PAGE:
Empagliflozin Shows HF Benefit Regardless of Baseline Circulating Troponin Levels

Treatment with empagliflozin was beneficial for patients with heart failure (HF), regardless of circulating troponin levels, according to results from the EMPEROR-Reduced trial. These findings were published in the European Journal of Heart Failure.

The purpose of the EMPEROR-reduced trial was to evaluate the relationship between circulating troponin and treatment response in patients with HF.

“Circulating troponin is an important measure of risk in patients with HF, but it has not been used to determine if disease severity influences the responses to drug treatments in randomized controlled trials,” wrote the study authors.

Circulating Troponin Associated with HF Complications

This trial enrolled more than 3,700 patients with class II–IV HF and a reduced ejection fraction. Patients were randomized to empagliflozin 10mg daily or placebo and were followed until serious HF or renal events. High-sensitivity cardiac troponin T (hs-cTnT) was measured in more than 97% of patients (n = 3,636), who were then stratified into four groups based on troponin elevation.

Risk of diabetes and atrial fibrillation correlated with levels of hs-cTnT. Higher concentrations of hs-cTNT were also associated with increased work of New York Heart Association class III–IV symptoms, hospitalizations for HF within one year of treatment, elevated levels of natriuretic peptides, and poor renal functions (all, P <0.0001). Troponin levels were not associated with risk of ejection fraction.

The investigators also identified an association between the hs-cTnT levels and the combined risk of cardiovascular-related mortality and hospitalization for HF (P = 0.0015). Higher troponin levels were also linked to worsening renal function, serious adverse renal events, and reduced improvement in health status after treatment compared to patients with hs-cTnT at normal levels.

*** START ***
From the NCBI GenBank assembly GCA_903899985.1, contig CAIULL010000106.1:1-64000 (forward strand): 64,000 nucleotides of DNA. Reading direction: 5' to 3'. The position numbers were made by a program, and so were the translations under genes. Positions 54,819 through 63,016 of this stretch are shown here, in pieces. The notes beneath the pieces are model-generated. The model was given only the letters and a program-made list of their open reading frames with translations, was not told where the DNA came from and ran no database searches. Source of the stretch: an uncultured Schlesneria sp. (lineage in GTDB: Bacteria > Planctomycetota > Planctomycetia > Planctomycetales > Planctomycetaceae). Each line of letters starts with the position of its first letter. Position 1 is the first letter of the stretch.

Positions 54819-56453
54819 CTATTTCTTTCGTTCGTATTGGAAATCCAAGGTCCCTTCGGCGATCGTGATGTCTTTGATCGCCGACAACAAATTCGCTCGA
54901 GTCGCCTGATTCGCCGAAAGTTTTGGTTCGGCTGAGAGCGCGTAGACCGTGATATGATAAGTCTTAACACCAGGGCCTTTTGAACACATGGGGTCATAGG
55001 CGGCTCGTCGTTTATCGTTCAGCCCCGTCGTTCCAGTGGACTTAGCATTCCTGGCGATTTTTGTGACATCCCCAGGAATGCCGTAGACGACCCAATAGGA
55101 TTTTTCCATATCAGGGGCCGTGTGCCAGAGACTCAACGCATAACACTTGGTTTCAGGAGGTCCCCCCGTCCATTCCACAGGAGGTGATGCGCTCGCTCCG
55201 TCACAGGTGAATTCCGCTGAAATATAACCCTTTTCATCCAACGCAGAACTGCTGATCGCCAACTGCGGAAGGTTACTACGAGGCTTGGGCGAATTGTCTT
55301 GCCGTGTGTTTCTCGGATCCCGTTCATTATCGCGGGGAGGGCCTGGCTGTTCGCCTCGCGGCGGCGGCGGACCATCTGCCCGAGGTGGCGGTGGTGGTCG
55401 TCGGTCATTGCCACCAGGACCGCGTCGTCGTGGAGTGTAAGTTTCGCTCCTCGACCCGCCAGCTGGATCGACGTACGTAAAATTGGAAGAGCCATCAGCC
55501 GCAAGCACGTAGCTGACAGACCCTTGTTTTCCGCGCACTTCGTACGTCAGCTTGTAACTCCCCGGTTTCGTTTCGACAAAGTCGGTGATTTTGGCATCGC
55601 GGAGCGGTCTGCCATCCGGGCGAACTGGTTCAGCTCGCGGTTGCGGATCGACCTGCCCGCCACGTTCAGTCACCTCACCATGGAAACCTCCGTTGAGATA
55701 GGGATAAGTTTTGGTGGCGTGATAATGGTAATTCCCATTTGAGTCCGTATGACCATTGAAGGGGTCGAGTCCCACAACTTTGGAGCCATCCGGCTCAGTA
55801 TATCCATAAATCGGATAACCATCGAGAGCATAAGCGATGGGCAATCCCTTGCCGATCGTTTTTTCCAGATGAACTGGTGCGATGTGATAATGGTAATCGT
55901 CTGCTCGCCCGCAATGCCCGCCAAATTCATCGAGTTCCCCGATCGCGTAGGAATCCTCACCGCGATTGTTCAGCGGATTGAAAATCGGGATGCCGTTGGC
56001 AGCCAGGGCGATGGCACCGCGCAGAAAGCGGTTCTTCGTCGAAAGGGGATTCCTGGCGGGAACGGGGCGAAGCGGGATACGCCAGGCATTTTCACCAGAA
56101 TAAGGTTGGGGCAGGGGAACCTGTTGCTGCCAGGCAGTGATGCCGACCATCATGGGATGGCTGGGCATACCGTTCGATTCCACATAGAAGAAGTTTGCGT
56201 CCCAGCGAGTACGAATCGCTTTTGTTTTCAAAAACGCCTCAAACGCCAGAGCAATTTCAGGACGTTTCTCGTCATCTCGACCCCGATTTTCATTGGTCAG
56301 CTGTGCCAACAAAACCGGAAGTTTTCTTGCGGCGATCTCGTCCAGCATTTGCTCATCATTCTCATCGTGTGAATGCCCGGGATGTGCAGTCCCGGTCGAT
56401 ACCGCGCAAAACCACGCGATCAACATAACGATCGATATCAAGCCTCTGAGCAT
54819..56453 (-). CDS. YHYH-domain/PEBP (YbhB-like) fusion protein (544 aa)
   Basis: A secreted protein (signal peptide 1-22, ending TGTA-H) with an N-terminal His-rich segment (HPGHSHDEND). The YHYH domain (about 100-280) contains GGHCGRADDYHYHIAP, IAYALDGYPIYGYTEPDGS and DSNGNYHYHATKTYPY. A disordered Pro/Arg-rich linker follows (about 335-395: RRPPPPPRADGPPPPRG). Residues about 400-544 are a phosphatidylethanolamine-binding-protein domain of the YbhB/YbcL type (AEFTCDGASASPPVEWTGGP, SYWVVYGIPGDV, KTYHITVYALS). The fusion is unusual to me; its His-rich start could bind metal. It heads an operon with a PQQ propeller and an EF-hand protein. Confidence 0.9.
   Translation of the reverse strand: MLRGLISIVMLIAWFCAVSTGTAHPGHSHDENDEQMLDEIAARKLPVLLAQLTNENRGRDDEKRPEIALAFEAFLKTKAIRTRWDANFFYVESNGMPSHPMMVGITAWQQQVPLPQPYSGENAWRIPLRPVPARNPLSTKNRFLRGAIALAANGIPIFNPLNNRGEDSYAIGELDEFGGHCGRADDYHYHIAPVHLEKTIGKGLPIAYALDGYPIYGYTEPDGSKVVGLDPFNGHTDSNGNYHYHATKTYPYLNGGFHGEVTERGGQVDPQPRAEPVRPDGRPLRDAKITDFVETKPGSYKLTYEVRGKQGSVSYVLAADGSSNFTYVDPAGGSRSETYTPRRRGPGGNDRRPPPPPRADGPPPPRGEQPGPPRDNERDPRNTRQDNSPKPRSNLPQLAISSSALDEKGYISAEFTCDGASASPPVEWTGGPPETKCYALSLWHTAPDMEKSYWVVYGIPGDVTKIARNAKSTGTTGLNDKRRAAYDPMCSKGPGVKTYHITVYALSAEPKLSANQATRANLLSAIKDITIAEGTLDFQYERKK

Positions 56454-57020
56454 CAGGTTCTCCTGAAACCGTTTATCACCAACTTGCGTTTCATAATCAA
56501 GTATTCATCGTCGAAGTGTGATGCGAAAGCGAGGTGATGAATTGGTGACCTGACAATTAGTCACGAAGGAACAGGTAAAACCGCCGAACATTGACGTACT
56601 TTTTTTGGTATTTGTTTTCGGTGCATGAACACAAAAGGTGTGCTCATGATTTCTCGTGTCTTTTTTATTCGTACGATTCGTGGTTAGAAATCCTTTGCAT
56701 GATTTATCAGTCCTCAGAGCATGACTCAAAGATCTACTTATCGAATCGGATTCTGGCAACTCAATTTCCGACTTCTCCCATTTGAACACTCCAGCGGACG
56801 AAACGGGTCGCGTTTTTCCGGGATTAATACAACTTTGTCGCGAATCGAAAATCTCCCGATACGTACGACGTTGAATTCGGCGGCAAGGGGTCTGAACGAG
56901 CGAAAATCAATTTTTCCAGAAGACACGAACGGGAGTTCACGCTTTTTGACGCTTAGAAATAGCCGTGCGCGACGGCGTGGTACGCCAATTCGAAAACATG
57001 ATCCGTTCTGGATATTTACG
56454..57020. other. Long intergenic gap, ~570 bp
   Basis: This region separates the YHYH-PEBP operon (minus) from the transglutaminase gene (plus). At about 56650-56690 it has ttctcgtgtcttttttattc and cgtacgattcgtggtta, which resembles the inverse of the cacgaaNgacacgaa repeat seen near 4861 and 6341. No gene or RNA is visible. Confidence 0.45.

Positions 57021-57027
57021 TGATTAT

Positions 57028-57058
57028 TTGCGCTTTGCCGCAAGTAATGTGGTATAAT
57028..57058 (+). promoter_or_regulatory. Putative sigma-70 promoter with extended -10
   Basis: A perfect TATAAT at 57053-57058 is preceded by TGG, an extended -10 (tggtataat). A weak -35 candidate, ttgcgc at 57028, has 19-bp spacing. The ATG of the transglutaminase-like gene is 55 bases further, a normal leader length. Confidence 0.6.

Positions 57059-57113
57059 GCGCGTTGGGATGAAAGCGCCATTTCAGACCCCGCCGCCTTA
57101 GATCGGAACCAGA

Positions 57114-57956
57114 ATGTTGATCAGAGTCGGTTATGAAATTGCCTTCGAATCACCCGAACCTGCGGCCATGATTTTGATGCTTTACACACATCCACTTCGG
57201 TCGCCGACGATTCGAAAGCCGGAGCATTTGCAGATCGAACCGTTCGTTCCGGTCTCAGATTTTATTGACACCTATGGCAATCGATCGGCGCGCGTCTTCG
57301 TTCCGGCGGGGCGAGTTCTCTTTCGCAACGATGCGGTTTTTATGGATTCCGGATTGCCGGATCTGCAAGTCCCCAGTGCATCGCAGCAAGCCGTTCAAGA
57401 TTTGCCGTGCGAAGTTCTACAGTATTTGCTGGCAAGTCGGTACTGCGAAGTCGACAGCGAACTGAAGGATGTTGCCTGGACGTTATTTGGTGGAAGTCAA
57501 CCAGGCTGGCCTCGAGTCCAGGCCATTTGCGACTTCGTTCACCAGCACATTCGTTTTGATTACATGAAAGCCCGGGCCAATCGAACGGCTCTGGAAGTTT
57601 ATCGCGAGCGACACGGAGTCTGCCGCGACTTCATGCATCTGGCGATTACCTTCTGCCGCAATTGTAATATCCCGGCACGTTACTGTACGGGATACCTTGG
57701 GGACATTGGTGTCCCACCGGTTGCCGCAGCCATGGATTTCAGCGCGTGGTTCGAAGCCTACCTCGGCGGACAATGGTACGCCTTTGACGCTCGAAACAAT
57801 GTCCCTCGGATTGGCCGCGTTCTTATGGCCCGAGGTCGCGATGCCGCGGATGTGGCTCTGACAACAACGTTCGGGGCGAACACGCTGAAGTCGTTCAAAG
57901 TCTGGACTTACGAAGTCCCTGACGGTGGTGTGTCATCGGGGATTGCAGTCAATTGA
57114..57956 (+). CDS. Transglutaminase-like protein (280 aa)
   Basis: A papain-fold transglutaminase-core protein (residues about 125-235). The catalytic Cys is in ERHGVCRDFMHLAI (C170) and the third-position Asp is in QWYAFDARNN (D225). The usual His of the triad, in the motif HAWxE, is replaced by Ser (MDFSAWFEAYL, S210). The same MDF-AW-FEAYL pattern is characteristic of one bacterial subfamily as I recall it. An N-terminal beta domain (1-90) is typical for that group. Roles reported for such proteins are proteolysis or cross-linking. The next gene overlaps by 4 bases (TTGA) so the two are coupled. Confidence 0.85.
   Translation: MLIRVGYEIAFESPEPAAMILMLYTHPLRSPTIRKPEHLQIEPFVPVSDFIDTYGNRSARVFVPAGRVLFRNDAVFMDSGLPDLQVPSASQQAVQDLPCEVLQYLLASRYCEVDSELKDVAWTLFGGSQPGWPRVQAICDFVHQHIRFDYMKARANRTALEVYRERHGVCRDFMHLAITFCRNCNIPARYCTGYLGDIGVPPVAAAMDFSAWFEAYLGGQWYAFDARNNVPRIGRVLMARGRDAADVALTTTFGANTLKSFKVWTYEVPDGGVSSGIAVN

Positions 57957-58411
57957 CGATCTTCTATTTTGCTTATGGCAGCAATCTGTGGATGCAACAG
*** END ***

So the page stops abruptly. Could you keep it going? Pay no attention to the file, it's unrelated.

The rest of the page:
Favorable Response to Empagliflozin vs. Placebo

The subgroup of patients with the highest levels of hs-cTNT who were treated with placebo had a three to five times higher risk of cardiovascular death or HF hospitalization compared with patients with troponin values in the normal range who also received placebo.

Treatment with empagliflozin reduced the combined risk of cardiovascular death or HF hospitalization compared to placebo, and this benefit was shown to be irrespective of baseline hs-cTnT levels. Patients treated with empagliflozin had overall reduced hazard ratios and absolute risk reduction for death or hospitalization compared with patients who received the placebo.

In conclusion, the authors wrote, “Elevations in hs-cTnT reflect the clinical severity, stability and prognosis of patients with HF and a reduced ejection fraction, with biomarkers, comorbidities, clinical course and risks that are proportional to the magnitude of hs-cTnT elevation. Empagliflozin exerted favorable effects on HF and renal outcomes, regardless of the baseline concentration of hs-cTnT.”